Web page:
British holidaymakers will see their favourite trips changed forever, so make the most of it while you can, says James Ball.
As MPs and schoolchildren alike finally reach their summer holidays, millions of us will be looking towards the continent for a quick summer getaway – especially given the chances for all sorts of Brexit-related shenanigans once it’s back to school and work.
But there’s perhaps time for one last look – through the lens of a holiday trip – at what our different Brexit futures look like, as there’s nothing like a trip to a fellow (for now) EU nation to highlight the contrasts between the scenarios over which our politicians endlessly wrangle.
Let’s start with the status quo: any UK citizen travelling to an EU nation can expect to arrive with the entitlement to go through expedited security on virtually the same base as the country’s own citizens – always nice to save a little time – and won’t need any visas, or to pay any fee on arrival.
Once there, they’ll benefit from mobile networks working very similarly and charged often identically to their plan at home – another EU benefit – and will be able to relax in the knowledge that if things go awry their European Health Insurance Card will entitle them to state-provided healthcare.
Even better, if by some happy chance you’re offered a job, or see one you’d like to apply for while you’re away – maybe you’re hitchhiking after uni – you can take it, safe in the knowledge you’re entitled to do so, and allowed to move there.
If you meet someone in the same industry as you are and want to trade with them once you’re back at work, you can. If you fall in love with a city and want to study there, you know you can do so and pay the same fees a local would.
And if you fall in love, you can marry and know you’re both entitled to live in either of your countries of origin (or any other EU nation) if you do – and while we’re a member, you can live there while just dating, which takes some of the pressure off.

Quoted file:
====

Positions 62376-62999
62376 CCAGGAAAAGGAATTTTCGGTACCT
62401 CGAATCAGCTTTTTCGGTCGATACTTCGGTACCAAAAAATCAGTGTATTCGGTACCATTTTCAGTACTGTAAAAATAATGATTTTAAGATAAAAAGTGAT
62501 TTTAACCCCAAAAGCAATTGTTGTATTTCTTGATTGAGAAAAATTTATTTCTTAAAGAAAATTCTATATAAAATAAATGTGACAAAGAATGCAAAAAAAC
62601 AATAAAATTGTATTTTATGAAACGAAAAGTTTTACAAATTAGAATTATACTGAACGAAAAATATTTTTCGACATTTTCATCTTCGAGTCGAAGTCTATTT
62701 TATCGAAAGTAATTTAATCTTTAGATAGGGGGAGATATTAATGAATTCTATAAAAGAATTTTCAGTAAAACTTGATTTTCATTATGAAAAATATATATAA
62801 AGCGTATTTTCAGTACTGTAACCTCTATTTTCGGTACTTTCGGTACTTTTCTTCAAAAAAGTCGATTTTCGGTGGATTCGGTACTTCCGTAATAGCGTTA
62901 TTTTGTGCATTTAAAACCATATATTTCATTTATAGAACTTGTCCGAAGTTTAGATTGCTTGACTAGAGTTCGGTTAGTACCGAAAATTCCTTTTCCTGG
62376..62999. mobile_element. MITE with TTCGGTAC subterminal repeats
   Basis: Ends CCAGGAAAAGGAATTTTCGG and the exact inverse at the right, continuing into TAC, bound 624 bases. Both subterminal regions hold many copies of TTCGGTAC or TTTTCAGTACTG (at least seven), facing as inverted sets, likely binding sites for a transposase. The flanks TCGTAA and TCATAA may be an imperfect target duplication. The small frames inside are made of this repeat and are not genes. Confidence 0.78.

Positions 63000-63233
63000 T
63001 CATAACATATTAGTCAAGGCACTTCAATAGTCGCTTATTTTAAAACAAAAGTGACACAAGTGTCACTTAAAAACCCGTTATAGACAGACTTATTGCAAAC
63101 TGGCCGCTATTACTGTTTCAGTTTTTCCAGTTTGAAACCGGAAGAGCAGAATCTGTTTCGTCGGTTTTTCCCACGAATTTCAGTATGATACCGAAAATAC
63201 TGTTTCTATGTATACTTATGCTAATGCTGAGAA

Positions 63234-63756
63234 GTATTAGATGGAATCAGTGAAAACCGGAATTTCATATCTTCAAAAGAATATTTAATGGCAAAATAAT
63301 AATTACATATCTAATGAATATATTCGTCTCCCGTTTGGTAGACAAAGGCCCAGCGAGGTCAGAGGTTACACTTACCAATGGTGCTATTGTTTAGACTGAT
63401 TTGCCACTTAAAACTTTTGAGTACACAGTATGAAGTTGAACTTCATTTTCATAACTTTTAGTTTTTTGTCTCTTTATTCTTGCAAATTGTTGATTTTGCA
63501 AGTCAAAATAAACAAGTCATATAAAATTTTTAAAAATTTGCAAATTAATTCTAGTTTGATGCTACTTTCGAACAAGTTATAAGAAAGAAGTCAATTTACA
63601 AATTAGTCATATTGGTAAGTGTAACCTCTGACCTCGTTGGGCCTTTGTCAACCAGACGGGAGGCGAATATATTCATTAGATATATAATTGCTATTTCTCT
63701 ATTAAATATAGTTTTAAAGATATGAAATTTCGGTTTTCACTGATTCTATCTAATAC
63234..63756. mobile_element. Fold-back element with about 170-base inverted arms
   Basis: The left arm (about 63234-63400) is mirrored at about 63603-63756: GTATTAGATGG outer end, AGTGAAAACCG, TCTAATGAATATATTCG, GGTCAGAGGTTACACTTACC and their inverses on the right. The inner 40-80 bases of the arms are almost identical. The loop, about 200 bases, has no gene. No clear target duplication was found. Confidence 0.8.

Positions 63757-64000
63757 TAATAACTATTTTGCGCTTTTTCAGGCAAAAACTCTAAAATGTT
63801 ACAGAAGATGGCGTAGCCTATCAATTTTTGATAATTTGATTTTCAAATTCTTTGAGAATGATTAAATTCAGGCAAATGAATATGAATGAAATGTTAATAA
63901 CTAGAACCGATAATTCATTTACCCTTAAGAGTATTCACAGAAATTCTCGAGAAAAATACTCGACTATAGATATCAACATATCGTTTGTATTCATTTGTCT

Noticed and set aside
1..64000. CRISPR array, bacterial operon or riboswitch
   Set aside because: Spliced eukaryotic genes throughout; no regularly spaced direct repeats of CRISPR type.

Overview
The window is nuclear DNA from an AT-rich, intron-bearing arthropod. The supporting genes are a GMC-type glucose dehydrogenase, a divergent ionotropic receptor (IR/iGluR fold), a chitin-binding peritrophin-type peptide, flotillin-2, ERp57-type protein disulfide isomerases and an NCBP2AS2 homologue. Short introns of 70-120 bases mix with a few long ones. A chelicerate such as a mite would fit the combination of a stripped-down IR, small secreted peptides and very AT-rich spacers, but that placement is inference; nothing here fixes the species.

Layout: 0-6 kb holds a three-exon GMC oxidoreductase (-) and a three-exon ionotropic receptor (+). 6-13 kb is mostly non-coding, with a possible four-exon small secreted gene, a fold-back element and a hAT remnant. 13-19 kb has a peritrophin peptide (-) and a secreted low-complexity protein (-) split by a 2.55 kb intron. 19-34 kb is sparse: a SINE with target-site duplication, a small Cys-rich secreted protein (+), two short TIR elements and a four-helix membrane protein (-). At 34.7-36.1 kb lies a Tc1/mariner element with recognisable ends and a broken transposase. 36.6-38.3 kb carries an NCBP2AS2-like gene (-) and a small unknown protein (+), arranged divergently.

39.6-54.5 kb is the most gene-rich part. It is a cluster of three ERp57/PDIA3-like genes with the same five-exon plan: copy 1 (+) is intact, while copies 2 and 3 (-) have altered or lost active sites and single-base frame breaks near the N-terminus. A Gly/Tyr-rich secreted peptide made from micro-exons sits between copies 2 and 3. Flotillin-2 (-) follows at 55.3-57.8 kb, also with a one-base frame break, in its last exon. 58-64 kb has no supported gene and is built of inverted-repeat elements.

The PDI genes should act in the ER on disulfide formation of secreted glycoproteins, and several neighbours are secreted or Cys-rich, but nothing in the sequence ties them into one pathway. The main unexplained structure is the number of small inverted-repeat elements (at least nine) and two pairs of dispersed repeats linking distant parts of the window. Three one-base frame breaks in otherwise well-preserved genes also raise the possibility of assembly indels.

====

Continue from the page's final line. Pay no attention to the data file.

That’s what it means to live in a single market, and that’s what the European Union means when it tries to say the four freedoms are indivisible: that’s what makes everything as frictionless as it can be, opening up possibilities for everyone within the affected countries.
So what out of the above do we lose under different types of Brexit? At the very softest end of Brexit – the so-called Norway+ model, where we stay in the single market and customs union and continue to pay sizeable contributions to the EU, almost nothing. While some minor things around the edges could be different, we’d stay free to do everything we can do this summer – though we’d have lost our say in shaping the future of those rules, leaving us weaker and at a disadvantage.
A transition period would feel almost the same, except with all the threats that come from impermanence, especially if we’d be heading to a harder Brexit after it: if you’ve only got five months of transition left, do you really want to move out to try living in the same town as your holiday boyfriend/girlfriend? Who really wants to take on a new job in a new country if it might fall apart?
Despite what many of us believe, though, we have not yet agreed or secured a transition deal – as it stands, we could still leave far sooner.
When we start to look to the harder Brexits, we see question marks everywhere: the nice short passport queue is gone, and we could even find ourselves needing to secure a visa, and being without our health insurance card. Phone companies could charge us more while we’re out. And as for moving, studying, working or loving abroad – all would get progressively more difficult and complex to do.
That’s what it means when politicians talk about ‘friction’: each bit of ‘friction’ is a new barrier between our free choices to live as we wish across the EU single market area.
The worst scenario, of course, is the no-deal Brexit, but that looks dramatically different yet again. Despite what Brexiteers claim time and again, there is no automatic fall back to a stable trading situation without a Brexit deal – especially given that it would be likely to come after infuriating our EU partners.
The situation has been likened to comparing walking along the beach below a steep cliff-edge, and because that situation is fine and comfortable, imagining that it would be safe to jump down to that beach from the top of the cliff. In this scenario, it’s not clear the summer holiday could even happen: we have complex agreements about the use and control of airspace across Europe which are intertwined with EU law. We need ways to agree who can travel to what countries and what checks they would need.
We would be dealing with absolute chaos at the border over the import of essential supplies – and handling customs checks none of our ports were built to deal with.
And we’d be in the midst of a political crisis not seen in any of our lifetimes, as there is no possibly way we could prepare for this situation between now and March 2019.
The simple example of what happens on our summer holiday shows all the ways in which the seemingly technical and distant aspects of Brexit can touch upon our lives, and the choices we have ahead of us.
But what it can show us beyond that is the utter fiction upon which Brexit is based: no deal is emphatically worse than any deal – but stopping Brexit is better than any possible deal we could reach, too.